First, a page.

A Bit About Those Horse Pills, I Mean, Prenatals

Marj Hatzell
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pills
I was one of the lucky ones and had no morning sickness when I was pregnant. What I did have was a WICKED gag reflex and I'd puke at the drop of a hat. And sometimes when you're preggers and you puke or sneeze, you, um, well ... pee a little. SO EMBARRASSING! 

Anyway, I only puked when I had to swallow the gigantic prenatal vitamins my midwife prescribed. After three tries, I wearily called the practice and begged for something else. Their advice? Chewable kids' vitamins. YES WAY! And TADA! No more puking! But I also had to make sure I was getting the right ones so that I had enough folic acid and iron during my pregnancies. One of my best friend's morning sickness was cured when she STARTED taking prenatals. See? Every woman is different. Like snowflakes. Not that pregnant women are snowflakes but snowflakes are all different. Sheesh. Never mind.

What's in those prenatals anyway? Are they really necessary? Can you get along without them during any part of your pregnancy or should you make sure you take them religiously?

In order to get the folic acid, iron, and other nutrients you need, the American Congress of Obstetrics and Gynecology (ACOG) recommends women take a prenatal vitamin supplement daily. Of course, eating the right diet can provide all of those vitamins and nutrients for you (and no gagging on large pills!), but some women have problems getting all of the right food sources. For example, leafy greens, beans, and citrus fruit take care of many of those needs, but they may also cause massive heartburn (try papaya juice or peppermint tea. TRUST ME) or abdominal distension (that's a fancy word for gas). So for some, it's just easier to take the vitamin. Of course, you should talk to your practitioner about taking a prenatal if you are already taking a daily vitamin or certain medications.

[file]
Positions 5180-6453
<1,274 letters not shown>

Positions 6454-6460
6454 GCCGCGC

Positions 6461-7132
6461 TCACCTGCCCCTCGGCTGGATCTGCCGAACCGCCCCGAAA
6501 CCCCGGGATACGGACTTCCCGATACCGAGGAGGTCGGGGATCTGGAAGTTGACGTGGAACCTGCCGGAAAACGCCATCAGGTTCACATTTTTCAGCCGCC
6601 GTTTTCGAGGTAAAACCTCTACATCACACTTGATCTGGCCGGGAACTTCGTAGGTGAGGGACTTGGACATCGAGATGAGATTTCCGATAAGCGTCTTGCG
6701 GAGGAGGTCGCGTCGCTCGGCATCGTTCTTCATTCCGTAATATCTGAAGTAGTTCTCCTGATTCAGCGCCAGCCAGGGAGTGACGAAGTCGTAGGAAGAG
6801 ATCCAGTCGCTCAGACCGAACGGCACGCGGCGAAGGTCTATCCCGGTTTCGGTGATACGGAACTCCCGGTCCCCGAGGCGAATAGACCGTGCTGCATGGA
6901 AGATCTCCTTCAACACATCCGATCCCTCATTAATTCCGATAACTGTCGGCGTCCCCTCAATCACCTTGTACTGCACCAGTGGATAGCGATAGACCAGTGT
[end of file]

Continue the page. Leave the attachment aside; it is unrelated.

So what's in them? Well, do your research ahead of time but most prenatal vitamins have the following (or should):

  • Folic Acid: Helps prevent neural tube defects.
  • Iron: For red blood cells and oxygen for your baby. Also helps you not poo (try fiber).
  • Vitamin A: healthy skin and eyesight. CARROTS!
  • Calcium: Helps build strong bones and teeth. So you can ruin them later with candy.
  • Vitamin C: Healthy teeth and bones and helps you absorb iron. You know, so you can't poo.
  • Vitamin B6: Red blood cells and use of protein and fat.
  • Vitamin B12: Two times the B6. KIDDING! It's for nervous system health.
  • Folate: Helps produce blood and protein and helps enzymes develop.

There are other vitamins and minerals but these are the most important. Again, talk to your practitioner about what's right for you. Excess of some vitamins and minerals can actually be harmful (too much of a good thing). Happy swallowing!

What has been your experience with prenatal vitamins? 


Image via Marj Hatzell

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